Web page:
Four young African American women standing beside a convertible automobile, ca. 1958.   Courtesy WANN Radio Station Records, Archives Center, National Museum of American History, Smithsonian Institution.
Capitol Park Museum
August 21, 2021 to November 14, 2021

Lieutenant Governor Billy Nungesser and the Louisiana State Museum are proud to announce the Smithsonian Institution Traveling Exhibition Service's (SITES) exhibition "The Negro Motorist Green Book" will be on display at the Capitol Park Museum in Baton Rouge from August 21 – November 14, 2021. Capitol Park Museum will be the only museum in Louisiana where you can view this exhibition.

"The Green Book" was first created in 1936 by Harlem postman Victor Green. The annual travel guide, published until 1967, provided African American travelers with information on restaurants, gas stations, department stores, and other businesses that welcomed Black travelers during the era of Jim Crow laws and "sundown towns" – communities that explicitly prohibited African Americans from staying overnight. "The Green Book" offered critical, life-saving information, and sanctuary.

"The Negro Motorist Green Book" will offer an immersive look at the reality of travel for African Americans in mid-century America and how the annual guide served as an indispensable resource for the nation's rising African American middle class. The exhibition will include artifacts from business signs and postcards to historic footage, images, and firsthand accounts to convey not only the apprehension felt by African American travelers, but also the resilience, innovation, and elegance of people choosing to live a full American existence. It will bring focus to a vibrant parallel world of African American businesses, the rise of the black leisure class in the United States, and the important role "The Green Book" played in facilitating the second wave of the Great Migration.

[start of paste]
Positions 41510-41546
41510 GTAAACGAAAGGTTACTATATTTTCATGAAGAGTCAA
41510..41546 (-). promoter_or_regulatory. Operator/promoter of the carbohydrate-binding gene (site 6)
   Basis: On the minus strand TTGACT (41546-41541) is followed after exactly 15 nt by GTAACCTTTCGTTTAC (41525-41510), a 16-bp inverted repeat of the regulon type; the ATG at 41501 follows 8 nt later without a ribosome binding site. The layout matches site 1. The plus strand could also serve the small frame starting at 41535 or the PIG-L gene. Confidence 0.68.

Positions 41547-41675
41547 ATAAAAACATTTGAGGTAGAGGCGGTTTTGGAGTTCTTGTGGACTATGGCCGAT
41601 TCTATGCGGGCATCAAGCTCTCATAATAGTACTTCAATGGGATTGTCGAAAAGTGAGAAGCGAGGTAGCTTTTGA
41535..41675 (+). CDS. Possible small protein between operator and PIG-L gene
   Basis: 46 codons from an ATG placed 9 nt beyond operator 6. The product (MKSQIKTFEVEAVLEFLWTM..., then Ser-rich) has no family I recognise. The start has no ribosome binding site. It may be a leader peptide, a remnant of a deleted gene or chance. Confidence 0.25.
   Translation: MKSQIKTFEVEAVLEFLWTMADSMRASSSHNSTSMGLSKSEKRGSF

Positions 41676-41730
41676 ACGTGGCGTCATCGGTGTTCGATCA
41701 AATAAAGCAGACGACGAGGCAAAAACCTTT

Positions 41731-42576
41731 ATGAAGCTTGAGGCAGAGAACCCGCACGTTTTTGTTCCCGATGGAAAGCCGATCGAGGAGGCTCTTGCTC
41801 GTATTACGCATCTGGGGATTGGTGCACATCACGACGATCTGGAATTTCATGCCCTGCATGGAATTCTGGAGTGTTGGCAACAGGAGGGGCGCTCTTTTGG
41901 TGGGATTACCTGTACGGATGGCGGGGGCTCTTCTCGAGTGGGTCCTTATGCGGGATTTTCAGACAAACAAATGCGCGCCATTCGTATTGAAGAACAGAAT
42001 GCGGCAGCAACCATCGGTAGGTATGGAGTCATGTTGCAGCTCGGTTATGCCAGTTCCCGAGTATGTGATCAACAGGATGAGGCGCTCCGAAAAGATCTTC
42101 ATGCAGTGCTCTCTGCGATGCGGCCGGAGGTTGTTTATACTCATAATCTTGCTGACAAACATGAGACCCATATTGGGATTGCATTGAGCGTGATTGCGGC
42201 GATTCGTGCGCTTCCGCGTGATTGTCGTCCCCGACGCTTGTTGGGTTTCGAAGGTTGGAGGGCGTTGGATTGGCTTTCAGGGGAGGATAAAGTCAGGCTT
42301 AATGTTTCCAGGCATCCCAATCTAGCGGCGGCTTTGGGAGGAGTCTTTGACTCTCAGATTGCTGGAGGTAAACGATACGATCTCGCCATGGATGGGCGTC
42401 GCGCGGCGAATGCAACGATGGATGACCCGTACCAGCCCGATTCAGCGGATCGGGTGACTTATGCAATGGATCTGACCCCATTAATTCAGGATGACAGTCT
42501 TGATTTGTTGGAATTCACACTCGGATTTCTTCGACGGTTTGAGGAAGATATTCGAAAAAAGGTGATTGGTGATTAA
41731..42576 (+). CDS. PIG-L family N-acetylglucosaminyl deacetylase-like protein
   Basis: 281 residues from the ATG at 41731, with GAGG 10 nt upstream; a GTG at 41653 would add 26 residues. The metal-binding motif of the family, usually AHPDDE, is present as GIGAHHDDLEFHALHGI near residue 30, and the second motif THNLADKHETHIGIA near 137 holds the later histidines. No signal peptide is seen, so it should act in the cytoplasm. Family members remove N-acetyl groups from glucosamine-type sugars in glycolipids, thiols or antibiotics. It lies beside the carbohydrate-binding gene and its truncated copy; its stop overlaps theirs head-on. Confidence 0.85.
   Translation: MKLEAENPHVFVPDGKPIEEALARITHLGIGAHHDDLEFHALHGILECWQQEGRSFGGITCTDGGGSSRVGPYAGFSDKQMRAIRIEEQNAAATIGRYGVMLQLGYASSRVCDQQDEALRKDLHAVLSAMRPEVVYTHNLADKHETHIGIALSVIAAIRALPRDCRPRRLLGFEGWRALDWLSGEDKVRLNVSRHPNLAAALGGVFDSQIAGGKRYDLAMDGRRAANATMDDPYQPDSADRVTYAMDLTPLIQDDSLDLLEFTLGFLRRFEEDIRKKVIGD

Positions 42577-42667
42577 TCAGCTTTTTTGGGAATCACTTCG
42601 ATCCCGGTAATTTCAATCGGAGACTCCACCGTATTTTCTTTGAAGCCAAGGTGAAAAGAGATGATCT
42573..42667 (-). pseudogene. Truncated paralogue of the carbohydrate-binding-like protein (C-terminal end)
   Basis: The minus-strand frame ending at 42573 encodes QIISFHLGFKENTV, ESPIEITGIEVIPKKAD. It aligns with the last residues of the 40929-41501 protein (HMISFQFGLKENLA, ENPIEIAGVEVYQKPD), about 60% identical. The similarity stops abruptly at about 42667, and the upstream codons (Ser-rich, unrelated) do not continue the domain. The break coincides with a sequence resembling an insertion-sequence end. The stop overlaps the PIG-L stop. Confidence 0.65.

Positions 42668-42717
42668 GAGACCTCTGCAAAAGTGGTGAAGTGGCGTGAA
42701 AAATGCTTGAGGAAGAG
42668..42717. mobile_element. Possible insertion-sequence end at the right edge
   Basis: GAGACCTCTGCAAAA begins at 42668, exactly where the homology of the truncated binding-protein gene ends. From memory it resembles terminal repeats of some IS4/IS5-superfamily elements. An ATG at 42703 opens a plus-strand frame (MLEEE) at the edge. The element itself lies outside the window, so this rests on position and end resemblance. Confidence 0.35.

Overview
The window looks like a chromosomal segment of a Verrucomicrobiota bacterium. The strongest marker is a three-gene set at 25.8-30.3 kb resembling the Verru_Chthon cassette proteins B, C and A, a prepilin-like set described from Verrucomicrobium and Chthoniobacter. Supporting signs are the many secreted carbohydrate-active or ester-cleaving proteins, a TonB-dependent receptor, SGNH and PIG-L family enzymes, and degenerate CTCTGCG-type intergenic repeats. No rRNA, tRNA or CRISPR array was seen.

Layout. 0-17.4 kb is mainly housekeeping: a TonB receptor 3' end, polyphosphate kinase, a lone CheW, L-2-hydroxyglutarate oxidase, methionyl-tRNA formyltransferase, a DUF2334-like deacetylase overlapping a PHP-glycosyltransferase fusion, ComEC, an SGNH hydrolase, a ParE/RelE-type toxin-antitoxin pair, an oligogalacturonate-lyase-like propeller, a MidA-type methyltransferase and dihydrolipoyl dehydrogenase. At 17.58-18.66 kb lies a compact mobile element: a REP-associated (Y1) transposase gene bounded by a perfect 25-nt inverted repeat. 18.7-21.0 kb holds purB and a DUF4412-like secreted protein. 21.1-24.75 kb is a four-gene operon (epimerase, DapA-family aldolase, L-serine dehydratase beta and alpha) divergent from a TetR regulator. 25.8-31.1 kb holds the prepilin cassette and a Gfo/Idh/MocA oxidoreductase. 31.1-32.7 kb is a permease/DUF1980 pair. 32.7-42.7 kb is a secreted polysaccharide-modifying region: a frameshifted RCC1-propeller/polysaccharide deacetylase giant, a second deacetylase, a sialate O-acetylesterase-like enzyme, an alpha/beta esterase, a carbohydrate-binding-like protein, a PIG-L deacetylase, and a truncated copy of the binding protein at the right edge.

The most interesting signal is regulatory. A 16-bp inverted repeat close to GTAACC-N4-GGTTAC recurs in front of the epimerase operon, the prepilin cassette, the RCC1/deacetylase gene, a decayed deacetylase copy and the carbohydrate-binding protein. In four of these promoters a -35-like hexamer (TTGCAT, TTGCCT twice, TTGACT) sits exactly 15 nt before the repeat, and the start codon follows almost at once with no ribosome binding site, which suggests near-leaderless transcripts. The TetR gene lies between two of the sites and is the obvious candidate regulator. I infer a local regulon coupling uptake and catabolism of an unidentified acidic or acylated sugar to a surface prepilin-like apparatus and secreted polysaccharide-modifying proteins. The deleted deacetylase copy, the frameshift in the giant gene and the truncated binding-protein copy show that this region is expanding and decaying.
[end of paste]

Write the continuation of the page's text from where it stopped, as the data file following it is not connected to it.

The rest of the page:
Developed by SITES in collaboration with award-winning author, photographer, and cultural documentarian Candacy Taylor, "The Negro Motorist Green Book" is made possible through the support of the Exxon Mobil Corporation.

ExxonMobil predecessor Standard Oil Company of New Jersey played a significant role in the distribution of "The Green Book" through its U.S. network of Esso stations, helping to provide motorists and their families opportunities for safer and more comfortable travel. Esso stations were the only major retail distributors of "The Green Book." Esso also employed many African American engineers, scientists, and marketing executives, and welcomed African American motorists at its stations.

SITES has been sharing the wealth of Smithsonian collections and research programs with millions of people outside Washington, D.C., for more than 65 years. SITES connects Americans to their shared cultural heritage through a wide range of exhibitions about art, science, and history, which are shown wherever people live, work, and play. For exhibition description and tour schedules, visit www.sites.si.edu.

ExxonMobil, one of the largest publicly traded international oil and gas companies, uses technology and innovation to help meet the world's growing energy needs. ExxonMobil holds an industry-leading inventory of resources, is one of the largest refiners and marketers of petroleum products, and its chemical company is one of the largest in the world.

Image Above: Four young African American women standing beside a convertible automobile, ca. 1958. Courtesy WANN Radio Station Records, Archives Center, National Museum of American History, Smithsonian Institution. 
 

 

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